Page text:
One Third of Germans Want to Merge Catholicism and Protestantism

If Germany’s Catholic and Lutheran populations work together, they will dominate the most powerful nation in Europe.

The German Bishops’ Conference is pushing forward with plans for shared Communion between Catholics and Protestants. On September 18, the Vatican Congregation for the Doctrine of the Faith voiced objections, saying differences in the understanding of the Eucharist were “still so grave” that they ruled out shared Communion. But the German Bishops’ Conference and the Evangelical Church in Germany still plan to continue their discussions, according to German Catholic news agency kna.

Since Germany has many marriages between Catholic and Protestant spouses, the issue of shared Communion has long been an issue of concern. In fact, a survey by the Erfurt market and social research institute insa-Consulere found that 31 percent of German citizens are in favor of merging Catholic and Protestant denominations in a single church.

This survey interviewed 2,084 German adults between October 9 and 12. Specifically, it found that 42 percent of Catholic respondents agree with the prospect of full Christian unity, compared with 27 percent of Protestant respondents. If these percentages are truly representative of Germany’s Christian population, then 9.5 million German Catholics and 5.6 million German Protestants want to put the Protestant Reformation behind them.

Catholic Cardinal Reinhard Marx and Lutheran Bishop Heinrich Bedford-Strohm were awarded the Augsburg High Peace Festival Prize last August for rendering “outstanding services to a tolerant and peaceful coexistence of cultures and religion.” The clerics were chosen after they presided over a service commemorating the 500th anniversary of the Protestant Reformation. Any type of intercommunion between the Catholic Church and the Evangelical Church is significant as these churches represent half of Germany’s population.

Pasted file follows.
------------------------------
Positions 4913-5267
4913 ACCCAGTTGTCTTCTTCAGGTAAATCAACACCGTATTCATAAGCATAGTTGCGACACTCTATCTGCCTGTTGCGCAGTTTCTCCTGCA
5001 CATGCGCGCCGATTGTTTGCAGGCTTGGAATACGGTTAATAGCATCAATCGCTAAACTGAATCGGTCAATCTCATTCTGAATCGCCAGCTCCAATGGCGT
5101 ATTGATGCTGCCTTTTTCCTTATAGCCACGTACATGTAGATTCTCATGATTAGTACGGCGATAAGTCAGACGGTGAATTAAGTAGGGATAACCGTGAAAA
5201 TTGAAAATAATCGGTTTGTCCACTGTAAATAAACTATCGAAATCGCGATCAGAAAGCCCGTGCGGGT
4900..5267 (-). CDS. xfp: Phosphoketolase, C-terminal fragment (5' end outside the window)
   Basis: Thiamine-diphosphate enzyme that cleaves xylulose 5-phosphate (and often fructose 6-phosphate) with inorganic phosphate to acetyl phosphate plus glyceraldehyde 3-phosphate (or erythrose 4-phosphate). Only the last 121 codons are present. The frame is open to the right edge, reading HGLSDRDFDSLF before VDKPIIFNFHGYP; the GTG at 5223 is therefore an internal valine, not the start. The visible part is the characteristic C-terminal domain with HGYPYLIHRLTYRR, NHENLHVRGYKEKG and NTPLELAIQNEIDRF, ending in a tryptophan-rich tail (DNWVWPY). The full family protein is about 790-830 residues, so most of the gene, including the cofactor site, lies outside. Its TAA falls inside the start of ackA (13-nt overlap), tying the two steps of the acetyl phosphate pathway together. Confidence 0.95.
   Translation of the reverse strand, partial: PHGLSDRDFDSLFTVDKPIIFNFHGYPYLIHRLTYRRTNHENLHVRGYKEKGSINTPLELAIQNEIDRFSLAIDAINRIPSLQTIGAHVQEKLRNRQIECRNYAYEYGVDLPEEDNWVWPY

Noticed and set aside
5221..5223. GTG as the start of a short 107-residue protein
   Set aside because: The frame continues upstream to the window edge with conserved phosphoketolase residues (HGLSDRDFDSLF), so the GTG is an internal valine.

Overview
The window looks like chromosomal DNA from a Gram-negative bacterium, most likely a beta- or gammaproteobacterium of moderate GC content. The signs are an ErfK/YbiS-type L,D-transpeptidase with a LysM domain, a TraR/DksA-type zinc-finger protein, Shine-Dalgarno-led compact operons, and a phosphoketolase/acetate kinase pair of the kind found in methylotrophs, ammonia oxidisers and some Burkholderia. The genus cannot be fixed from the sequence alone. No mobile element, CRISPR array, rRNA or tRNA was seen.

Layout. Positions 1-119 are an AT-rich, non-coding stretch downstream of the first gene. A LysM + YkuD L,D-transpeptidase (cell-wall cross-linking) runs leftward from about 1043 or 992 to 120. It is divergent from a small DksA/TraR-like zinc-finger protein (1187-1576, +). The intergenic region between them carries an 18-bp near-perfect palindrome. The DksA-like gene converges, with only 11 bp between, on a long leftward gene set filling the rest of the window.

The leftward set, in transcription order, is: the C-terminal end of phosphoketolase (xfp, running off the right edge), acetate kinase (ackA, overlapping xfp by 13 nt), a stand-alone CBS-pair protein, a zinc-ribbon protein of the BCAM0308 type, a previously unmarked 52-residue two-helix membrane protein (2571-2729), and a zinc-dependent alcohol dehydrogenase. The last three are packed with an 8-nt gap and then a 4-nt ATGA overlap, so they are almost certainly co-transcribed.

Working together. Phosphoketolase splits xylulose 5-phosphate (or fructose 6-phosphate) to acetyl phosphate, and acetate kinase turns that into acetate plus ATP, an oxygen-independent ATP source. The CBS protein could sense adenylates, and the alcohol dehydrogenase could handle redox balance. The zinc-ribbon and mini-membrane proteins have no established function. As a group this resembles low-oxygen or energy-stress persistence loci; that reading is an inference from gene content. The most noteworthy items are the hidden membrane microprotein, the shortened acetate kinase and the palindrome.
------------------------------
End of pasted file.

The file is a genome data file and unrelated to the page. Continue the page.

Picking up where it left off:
If Germany’s Catholic and Lutheran populations work together, they will dominate the most powerful nation in Europe.

There are still a lot of doctrinal details that need working out before German Catholics and Protestants take communion together, but Bible prophecy shows that this will happen. The Bible often uses the symbol of a woman to represent a church (2 Corinthians 11:2; Revelation 19:7; Ephesians 5:22-27). Isaiah 47 describes a specific church that it calls “the lady of kingdoms.” She exerts power over many nations, but she has protesting daughter churches. She vows to bring her daughters back into the fold, saying, “I shall not sit as a widow, neither shall I know the loss of children” (verse 8).

Herbert W. Armstrong, who founded the Plain Truth (predecessor to the Trumpet), taught since the early 1930s that scriptures such as this one describe a coming union between Catholics and Protestants. Notice this excerpt from the October 1961 Plain Truth: “The pope will step in as the supreme unifying authority—the only one that can finally unite the differing nations of Europe. The iron jurisdiction over both schools and religion will be turned over to the Roman Catholic Church. Europe will go Roman Catholic! Protestantism will be absorbed into the ‘mother’ church—and totally abolished” (emphasis added).

In order to build and influence this church-state superpower, the Catholic Church will make strategic compromises—standing firm in one area, compromising in another. Scriptures in Isaiah 47 and Revelation 17 clearly reveal that the old Holy Roman Empire, influenced by the Vatican, will be resurrected one last time.

To understand what the Bible says about the religious system that will dominate the Western world during the last days of man’s rule over man, request a free copy of Mr. Armstrong’s booklet Who or What Is the Prophetic Beast?